Thursday, June 23, 2011

The Witch Ball or Watch Ball



A witch ball or watch ball is a hollow sphere of plain or stained glass hung in cottage windows in 18th century England to ward off evil spirits. They were often placed on top of a vase or suspended by a cord (as from the mantelpiece or rafters) for a decorative effect. Witch balls appeared in America in the 19th century and are often found in gardens under the name "gazing ball". However, "gazing balls" contain no strands within their interior.





According to folk tales, witch balls would entice evil spirits with their bright colours; the strands inside the ball would then capture the spirit and prevent it from escaping.

Witch balls sometimes measure as large as 7 inches (18 cm) in diameter. The witch ball is traditionally, but not always, green or blue in color and made from glass (others, however, are made of wood, grass, or twigs instead of glass). Some are decorated in enameled swirls and brilliant stripes of various colors. The gazing balls found in many of today's gardens are derived from the silvered witch balls that acted as convex mirrors, warding off evil by reflecting it away.






Because they look similar to the glass balls used on fishing nets, witch balls are often associated with sea superstitions and legends. In the Ozark Mountains, a witch ball is made from black hair that is rolled with beeswax into a hard round pellet about the size of a marble and is used in curses. In Ozark folklore, a witch that wants to kill someone will take this hair ball and throw it at the intended victim; it is said that when someone in the Ozarks is killed by a witch's curse, this witch ball is found near the body.



Sometime during the 18th century balls of blue and green glass were inscribed with scriptural texts in gold. A little later the Nailsea Glass Company in Bristol, England were making balls in a variety of colours and adding various forms of decoration. Some had splashed spots of colour, others air-twist spirals and, of course, the famous loopings, now generically known as Nailsea.

The word witch ball may be a corruption of watch ball because it was used as a guard of evil spirits.

It is sometimes claimed that the modern Christmas ornament ball is descended from the witch ball. The ornament was allegedly originally placed on the tree to dispel a visitor’s envy at the presents left beneath the tree. However as the modern Christmas bauble's origins are documented in Lauscha, Germany in 1847, the provenance of this claim is debatable.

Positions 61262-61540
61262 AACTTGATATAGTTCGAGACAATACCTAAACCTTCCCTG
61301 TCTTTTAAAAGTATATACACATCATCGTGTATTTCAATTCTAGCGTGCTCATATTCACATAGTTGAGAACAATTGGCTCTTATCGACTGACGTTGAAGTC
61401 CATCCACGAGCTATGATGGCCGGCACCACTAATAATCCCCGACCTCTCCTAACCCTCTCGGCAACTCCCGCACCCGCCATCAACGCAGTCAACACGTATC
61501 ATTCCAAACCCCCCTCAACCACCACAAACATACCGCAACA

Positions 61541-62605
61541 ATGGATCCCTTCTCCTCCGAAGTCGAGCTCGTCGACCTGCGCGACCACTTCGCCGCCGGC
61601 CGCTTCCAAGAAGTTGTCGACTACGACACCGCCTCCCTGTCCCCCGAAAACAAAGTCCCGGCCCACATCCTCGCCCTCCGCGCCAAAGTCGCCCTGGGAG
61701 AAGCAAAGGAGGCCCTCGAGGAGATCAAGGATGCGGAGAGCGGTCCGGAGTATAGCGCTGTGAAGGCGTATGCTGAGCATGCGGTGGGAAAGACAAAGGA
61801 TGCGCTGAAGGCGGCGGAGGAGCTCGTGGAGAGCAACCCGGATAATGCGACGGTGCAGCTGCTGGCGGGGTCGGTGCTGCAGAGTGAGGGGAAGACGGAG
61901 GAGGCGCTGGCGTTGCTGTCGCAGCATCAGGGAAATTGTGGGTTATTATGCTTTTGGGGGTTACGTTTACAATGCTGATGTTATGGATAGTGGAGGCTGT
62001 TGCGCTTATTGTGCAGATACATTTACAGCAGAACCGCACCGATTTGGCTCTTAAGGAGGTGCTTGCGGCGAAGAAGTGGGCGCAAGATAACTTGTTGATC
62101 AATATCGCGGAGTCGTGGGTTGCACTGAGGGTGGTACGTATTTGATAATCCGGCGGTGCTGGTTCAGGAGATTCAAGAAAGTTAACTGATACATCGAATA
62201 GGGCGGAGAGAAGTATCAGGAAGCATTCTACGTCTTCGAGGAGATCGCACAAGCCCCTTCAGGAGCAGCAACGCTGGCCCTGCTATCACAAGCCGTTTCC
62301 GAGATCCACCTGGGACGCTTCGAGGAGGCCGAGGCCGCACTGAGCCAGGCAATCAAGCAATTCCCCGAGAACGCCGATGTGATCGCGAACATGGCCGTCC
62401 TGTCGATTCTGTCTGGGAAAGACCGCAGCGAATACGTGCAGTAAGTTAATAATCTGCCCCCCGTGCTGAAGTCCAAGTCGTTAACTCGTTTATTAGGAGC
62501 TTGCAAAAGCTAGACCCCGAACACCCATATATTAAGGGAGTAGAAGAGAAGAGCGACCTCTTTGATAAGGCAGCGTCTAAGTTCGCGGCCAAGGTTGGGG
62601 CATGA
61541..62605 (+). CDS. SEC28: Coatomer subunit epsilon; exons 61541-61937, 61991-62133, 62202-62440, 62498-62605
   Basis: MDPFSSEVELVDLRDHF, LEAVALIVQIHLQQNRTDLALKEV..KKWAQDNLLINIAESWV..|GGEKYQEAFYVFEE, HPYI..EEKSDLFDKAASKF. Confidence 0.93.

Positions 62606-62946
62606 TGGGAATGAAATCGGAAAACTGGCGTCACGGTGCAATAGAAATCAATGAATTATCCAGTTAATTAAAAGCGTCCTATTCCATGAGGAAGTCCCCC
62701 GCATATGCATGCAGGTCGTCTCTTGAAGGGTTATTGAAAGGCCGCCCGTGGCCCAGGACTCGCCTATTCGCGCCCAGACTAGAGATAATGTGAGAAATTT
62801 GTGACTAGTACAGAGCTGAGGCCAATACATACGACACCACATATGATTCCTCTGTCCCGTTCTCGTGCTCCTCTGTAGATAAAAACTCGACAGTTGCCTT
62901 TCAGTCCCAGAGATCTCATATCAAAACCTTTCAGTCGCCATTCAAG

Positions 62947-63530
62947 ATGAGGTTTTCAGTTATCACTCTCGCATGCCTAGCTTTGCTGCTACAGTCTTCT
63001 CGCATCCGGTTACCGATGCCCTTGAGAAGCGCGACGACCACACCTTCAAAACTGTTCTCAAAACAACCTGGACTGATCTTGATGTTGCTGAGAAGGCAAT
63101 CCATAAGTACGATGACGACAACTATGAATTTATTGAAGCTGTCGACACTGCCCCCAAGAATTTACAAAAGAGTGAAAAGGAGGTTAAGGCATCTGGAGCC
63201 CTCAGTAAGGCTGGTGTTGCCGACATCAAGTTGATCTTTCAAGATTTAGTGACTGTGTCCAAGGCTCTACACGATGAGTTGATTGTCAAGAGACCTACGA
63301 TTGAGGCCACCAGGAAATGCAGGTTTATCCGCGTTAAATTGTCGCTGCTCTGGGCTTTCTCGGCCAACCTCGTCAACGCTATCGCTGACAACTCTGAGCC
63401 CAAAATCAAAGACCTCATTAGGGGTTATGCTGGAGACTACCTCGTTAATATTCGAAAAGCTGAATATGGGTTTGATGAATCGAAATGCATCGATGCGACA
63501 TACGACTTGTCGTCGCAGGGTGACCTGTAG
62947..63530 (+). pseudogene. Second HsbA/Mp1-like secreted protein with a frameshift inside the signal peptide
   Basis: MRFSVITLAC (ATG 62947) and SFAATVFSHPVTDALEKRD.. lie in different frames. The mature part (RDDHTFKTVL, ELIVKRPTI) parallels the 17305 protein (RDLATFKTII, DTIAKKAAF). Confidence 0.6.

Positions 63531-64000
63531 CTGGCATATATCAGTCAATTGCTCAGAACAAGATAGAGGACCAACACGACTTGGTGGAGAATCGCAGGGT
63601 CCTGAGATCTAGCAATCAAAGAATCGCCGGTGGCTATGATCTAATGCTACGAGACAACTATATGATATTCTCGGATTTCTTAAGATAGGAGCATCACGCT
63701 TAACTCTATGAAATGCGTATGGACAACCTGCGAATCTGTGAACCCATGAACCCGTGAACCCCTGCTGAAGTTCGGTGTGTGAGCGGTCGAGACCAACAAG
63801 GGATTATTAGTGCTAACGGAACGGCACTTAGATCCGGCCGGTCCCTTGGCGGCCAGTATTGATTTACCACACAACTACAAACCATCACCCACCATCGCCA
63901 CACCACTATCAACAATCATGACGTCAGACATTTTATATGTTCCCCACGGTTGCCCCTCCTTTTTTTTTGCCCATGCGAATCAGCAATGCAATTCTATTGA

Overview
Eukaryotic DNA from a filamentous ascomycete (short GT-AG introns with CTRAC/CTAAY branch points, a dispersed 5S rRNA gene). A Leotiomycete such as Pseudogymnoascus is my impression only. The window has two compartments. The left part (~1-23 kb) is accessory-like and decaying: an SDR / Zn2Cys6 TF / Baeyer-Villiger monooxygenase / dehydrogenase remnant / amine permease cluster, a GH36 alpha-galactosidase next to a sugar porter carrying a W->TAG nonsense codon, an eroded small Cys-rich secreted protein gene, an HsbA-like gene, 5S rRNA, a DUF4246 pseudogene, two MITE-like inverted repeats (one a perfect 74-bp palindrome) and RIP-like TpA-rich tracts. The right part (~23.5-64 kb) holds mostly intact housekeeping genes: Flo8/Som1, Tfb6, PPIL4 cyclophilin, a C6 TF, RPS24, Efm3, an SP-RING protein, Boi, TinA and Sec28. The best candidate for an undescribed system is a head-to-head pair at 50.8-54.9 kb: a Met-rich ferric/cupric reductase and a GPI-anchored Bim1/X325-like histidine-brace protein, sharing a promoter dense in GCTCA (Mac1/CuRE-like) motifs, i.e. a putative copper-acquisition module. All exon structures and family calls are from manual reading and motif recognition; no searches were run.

Research has disclosed that within months of the Boston & Sandwich Glass Company opening, they were producing glass witch balls on a steady basis. In the original document book (order book) it states that on "May 20, 1826, 170 witch balls were made, 21 / 2" in diameter." Subsequent entries of 31 / 2" balls were described as "large." Entries such as this go on for some years. It appears glass balls (for this and other purposes) made up a large portion of production. Obviously a lucrative business. Colours appeared in blue, green, amber, amethyst, opaque. These single colours were meant to be hung in barns to protect the livestock. Opaque splashed with red and blue, and the familiar clear with loopings and opaque with pink loopings, more decorative and reminiscent of Nailsea, were for the house. To date it is assumed that all witch balls at this company were made to hang. No official stands have so far come to light. Other companies also made them to hang, but in addition added matching stands, such as those from South Jersey.





The Magic of Glass Witch Balls

By Barbara Sutton-Smith


http://en.wikipedia.org/wiki/Witch_ball

2 comments:

Sandrajay said...

You amaze me..ou are a wealth of fascinating knowledge! I love folklore! Thanks!

Gimmer said...

I have been a student of folkore since I was a small child. I was lucky in college too I took a class called History of American Folklore from James Siar. He was a wonderful man. While I do not believe all Folklore to be true it delights my imagination and feeds my love of art and human history.

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